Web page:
Real-Time Stop-Sale Technology

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Article | Mar 31, 2014

Preserving Consumer Access to Important Cold and Allergy Medicines

State and federal laws limit the amount of nonprescription pseudoephedrine (PSE) consumers can buy to prevent the diversion of PSE for meth production. States, however, need an effective way to enforce those limits statewide and across state borders to curb the practice of “smurfing”, whereby criminals make purchases at multiple stores to acquire illegal quantities of PSE.

The solution is a multi-state electronic PSE sales blocking system—funded by the manufacturers of medicines containing PSE—that blocks unlawful PSE purchases at the point of sale. The technology is available to any state that mandates electronic blocking of illegal PSE sales.

So far, 31 states1 have adopted real-time, stop-sale technology. The blocking technology monitors all nonprescription PSE purchases in real-time to prevent meth criminals from exceeding legal limits. It also tracks purchases among all participating states so that meth cooks are unable to simply cross state lines to illegally obtain PSE. In 2013 alone, this stop-sale technology prevented the sale of more than 1.6 million boxes of PSE, keeping over 4 million grams potentially off the street.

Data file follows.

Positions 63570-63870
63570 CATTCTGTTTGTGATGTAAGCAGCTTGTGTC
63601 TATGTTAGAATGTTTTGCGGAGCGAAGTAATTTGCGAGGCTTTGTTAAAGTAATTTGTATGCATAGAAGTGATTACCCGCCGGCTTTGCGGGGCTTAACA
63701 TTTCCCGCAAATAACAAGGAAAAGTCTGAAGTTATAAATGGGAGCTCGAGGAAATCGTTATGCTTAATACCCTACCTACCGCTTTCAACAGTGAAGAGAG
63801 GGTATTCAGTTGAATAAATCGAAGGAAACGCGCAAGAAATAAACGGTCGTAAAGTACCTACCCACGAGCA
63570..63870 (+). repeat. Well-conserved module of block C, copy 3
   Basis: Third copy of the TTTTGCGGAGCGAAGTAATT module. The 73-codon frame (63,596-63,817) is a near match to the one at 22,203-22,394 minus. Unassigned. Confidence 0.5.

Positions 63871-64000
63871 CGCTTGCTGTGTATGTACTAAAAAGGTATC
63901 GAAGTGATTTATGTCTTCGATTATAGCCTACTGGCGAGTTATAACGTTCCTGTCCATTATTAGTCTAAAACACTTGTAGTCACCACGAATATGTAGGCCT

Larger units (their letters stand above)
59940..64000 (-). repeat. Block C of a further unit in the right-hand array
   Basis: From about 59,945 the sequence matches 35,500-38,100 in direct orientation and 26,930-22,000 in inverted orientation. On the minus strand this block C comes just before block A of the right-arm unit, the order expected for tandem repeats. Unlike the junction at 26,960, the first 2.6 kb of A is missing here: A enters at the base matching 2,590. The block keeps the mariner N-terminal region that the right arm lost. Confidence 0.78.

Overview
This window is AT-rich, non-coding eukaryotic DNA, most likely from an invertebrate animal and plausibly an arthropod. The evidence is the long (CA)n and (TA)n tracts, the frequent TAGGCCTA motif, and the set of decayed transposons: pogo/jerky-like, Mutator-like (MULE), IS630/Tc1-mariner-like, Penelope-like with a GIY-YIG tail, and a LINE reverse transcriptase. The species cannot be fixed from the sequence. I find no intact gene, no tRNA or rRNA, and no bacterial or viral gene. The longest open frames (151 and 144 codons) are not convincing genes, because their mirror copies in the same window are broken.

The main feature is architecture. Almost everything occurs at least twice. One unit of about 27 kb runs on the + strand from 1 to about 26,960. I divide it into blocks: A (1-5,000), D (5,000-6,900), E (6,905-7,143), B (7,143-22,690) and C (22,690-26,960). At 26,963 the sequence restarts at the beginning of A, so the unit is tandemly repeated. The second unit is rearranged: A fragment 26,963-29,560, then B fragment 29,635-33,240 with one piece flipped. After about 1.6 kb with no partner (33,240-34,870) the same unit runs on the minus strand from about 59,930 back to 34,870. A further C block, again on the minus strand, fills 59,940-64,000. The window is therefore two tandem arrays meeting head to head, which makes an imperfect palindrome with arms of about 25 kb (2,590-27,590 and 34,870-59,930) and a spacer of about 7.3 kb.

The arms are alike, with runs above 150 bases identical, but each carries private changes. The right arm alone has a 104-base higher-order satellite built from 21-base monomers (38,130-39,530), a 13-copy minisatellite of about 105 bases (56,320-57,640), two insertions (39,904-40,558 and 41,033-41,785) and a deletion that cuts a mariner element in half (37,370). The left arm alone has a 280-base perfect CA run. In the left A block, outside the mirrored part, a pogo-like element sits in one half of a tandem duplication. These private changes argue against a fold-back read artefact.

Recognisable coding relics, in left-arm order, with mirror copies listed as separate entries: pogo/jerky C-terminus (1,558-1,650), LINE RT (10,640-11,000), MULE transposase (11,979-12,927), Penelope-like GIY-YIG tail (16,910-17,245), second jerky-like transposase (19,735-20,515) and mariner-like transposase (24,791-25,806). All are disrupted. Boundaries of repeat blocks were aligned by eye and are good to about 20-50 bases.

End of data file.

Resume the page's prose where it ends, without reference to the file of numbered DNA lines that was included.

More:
Real-time, stop-sale technology not only stops illegal sales in real-time, it also provides law enforcement with an effective way of using the records already required by state and federal law to identify meth cooks. The system has been instrumental in not only aiding in identifying meth labs, but also in prosecuting meth cases around the country.

The Consumer Healthcare Products Association (CHPA) — the trade association representing U.S. manufacturers of nonprescription medicines — is working closely with states to support electronic stop-sale legislation and the adoption of the system. Real-time, stop-sale technology is the better alternative to prescription status for PSE because it produces no new burdens to consumers, imposes no new costs on the healthcare system and provides law enforcement officials with a proven, state-of-the-art tool in the fight against meth production and abuse.


1 Alabama, Arizona, Arkansas, Delaware, Florida, Hawaii, Idaho, Illinois, Indiana, Iowa, Kansas, Kentucky, Louisiana, Maine, Michigan, Missouri, Nebraska, Nevada, North Carolina, North Dakota, Oklahoma, Ohio, Pennsylvania, South Carolina, South Dakota, Tennessee, Texas, Virginia, Vermont, Washington, and West Virginia

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